Take a few moments to think about the best teams in the world. Where would the Chicago Bulls be when Jordan was on the team rank? How about the Yankees when Babe Ruth was there? Or the Brazilian soccer team when Pele reigned supreme?
There are teams that even decades after their prominence are still in the public consciousness. It’s obvious why they’re still infamous: they were the best at what they did while they did it.
Every team wants that kind of success, but very few achieve it. There are so many external factors that go into that outlandish kind of success. Timing and luck do have something to do with it, but there are things well within the control of the team that propelled them towards fame and recognition.
I’m sure there are scores of books written on what makes these kinds of teams what they were. In depth analysis that has taken years to develop and complete. I don’t have those kinds of resources for my personal blog, so I take what epiphanies I can get.
When I think back on those teams in particular, there are some patterns that stick out. The first is that there was a central figure in the team that propelled them to success. The tendency for humans to categorize and rank may place some small part. All things considered, Jordan, Ruth, and Pele were the best at what they did. They would have been the star even if they were on another team. Period.
In the tech world, these are the rockstars. They are the great programmers that every team is centered around. They are the kind of people that people aspire to be. They carry the team when they are down, and make the team phenomenal when they are up.
There is also one characteristic that gets frequently missed: rockstars challenge everyone around them to be better.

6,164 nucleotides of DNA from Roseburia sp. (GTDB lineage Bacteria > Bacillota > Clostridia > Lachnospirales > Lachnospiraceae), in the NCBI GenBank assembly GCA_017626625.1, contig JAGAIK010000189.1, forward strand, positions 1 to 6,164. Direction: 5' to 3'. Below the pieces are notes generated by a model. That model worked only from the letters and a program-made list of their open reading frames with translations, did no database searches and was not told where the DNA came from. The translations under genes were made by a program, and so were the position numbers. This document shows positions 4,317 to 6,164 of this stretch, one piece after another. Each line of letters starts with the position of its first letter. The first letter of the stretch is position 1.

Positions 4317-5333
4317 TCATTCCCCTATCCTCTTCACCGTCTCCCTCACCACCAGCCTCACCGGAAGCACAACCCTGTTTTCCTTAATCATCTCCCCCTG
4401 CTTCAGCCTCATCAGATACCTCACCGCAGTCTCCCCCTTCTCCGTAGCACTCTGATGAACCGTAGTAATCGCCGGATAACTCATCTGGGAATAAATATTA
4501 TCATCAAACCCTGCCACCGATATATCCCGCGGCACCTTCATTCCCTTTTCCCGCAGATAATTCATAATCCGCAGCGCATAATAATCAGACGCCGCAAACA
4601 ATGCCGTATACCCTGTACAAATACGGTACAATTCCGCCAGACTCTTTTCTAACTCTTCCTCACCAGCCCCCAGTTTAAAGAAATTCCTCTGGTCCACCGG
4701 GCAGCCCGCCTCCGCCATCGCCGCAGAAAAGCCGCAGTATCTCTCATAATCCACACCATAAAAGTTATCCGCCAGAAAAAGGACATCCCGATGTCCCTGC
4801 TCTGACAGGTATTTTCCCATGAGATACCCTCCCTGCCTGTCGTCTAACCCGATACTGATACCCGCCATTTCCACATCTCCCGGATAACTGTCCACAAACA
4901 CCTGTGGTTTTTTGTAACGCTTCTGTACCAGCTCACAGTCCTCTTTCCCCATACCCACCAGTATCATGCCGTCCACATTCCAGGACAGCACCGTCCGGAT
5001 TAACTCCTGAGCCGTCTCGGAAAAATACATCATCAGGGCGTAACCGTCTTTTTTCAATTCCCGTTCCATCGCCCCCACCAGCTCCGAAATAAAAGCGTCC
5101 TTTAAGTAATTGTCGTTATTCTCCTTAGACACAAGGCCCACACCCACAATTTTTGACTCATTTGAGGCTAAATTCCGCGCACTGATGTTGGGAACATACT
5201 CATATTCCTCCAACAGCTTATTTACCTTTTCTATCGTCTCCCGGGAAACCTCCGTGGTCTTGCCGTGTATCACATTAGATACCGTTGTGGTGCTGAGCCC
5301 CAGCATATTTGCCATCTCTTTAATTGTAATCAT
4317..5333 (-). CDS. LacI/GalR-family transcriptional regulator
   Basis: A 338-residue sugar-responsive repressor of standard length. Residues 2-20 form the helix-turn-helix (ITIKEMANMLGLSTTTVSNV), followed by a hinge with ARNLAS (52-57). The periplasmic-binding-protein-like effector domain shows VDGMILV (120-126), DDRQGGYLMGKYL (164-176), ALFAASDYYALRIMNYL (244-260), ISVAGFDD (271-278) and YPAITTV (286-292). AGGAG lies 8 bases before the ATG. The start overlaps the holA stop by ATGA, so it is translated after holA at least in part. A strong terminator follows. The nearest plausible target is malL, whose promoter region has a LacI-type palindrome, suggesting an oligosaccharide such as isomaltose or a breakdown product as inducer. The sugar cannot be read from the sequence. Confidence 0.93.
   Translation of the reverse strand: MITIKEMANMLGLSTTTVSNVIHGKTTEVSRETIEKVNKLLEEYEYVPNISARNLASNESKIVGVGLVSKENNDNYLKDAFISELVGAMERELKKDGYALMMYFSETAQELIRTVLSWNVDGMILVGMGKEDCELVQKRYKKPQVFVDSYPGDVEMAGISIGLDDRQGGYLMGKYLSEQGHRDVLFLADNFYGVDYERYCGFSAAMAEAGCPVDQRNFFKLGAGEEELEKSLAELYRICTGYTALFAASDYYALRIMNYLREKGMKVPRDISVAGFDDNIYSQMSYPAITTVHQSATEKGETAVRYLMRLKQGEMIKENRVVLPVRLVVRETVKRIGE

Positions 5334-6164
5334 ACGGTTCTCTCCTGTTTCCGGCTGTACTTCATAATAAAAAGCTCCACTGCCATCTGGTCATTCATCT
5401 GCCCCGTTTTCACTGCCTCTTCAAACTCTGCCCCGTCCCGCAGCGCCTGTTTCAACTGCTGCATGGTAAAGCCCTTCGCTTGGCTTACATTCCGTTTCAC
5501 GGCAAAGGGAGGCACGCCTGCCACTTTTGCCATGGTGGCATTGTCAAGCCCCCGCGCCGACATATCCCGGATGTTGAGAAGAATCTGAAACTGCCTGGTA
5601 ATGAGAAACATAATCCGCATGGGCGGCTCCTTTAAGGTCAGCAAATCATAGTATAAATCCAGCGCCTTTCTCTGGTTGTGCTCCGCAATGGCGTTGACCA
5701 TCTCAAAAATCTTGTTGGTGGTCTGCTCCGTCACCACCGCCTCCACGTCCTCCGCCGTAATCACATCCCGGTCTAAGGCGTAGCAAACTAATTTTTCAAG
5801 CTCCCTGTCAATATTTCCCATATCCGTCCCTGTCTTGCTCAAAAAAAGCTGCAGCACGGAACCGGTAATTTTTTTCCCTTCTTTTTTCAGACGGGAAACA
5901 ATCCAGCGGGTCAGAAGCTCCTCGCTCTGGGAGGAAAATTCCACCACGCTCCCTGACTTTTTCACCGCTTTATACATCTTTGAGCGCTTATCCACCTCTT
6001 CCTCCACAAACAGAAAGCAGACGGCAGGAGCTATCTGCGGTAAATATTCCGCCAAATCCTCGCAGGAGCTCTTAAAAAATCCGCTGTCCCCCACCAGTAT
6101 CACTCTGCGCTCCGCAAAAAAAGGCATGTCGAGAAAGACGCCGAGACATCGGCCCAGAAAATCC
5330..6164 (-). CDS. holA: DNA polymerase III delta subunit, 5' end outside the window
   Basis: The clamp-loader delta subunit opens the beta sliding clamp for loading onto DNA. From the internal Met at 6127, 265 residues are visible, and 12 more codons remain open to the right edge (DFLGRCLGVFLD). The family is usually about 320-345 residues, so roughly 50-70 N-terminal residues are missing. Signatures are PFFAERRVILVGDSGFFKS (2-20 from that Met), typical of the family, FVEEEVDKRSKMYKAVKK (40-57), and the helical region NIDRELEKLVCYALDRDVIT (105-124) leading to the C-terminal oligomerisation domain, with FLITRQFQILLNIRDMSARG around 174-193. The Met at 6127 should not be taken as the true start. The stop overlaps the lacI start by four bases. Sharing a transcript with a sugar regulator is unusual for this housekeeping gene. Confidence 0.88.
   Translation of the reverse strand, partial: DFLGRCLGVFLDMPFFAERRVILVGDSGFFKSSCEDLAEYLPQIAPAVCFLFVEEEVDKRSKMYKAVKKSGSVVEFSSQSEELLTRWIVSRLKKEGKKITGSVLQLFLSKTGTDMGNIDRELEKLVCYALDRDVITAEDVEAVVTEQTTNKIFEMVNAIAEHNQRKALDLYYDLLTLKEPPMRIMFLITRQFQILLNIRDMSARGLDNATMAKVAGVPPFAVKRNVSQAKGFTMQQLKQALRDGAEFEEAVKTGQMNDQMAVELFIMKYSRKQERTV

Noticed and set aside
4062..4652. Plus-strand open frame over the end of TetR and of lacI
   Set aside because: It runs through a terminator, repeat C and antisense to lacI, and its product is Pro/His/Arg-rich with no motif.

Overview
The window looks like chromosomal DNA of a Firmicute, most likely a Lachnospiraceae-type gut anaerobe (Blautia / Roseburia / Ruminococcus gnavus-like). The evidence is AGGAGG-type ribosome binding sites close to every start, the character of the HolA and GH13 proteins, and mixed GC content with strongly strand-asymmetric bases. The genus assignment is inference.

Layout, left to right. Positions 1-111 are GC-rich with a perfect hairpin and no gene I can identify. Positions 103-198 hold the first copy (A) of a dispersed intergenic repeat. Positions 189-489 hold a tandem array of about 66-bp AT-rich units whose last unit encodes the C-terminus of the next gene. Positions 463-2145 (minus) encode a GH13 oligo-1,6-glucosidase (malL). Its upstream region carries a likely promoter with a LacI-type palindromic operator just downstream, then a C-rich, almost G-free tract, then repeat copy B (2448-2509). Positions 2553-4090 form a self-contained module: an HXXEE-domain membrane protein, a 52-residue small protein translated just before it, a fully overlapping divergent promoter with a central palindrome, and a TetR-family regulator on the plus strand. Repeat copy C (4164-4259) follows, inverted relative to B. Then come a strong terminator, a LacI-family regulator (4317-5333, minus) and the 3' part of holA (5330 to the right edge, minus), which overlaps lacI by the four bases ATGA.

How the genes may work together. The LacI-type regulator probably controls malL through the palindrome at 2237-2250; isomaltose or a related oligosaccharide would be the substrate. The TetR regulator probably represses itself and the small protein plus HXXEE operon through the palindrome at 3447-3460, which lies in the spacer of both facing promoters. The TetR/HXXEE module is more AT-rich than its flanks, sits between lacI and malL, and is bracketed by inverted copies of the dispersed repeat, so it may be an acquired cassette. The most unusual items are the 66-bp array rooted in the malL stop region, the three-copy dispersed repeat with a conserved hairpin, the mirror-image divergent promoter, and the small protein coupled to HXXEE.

When I think back on all the great programmers I’ve had the opportunity to work with, I can very clearly remember them doing things to make me work at a higher level. There is something catalytic about a great programmer that makes you want to be better. They hold you to the same high standard they hold themselves to.
The great teams are ones where everyone was focused on challenging each other to be better. They had a culture where good was never enough. Every member of the team was focused on the betterment of the team.
The most successful teams I’ve been on have had a culture of challenge. Every member of the team was expected to both contribute directly to the team and hold every other member accountable for doing the same. If someone was not performing up to the level they needed to be, the whole team challenged them to be better.
Many people do not like confrontation. Many people can’t handle being told they are not up to snuff. These people tend to not do well in high performing groups that have a culture of challenge. Being able to react positively to feedback is an important skill in a team that holds every member accountable.
Having a culture of challenge is a very difficult thing to accomplish. A lot of people will react negatively to it. However, if it can be achieved, great things can happen.
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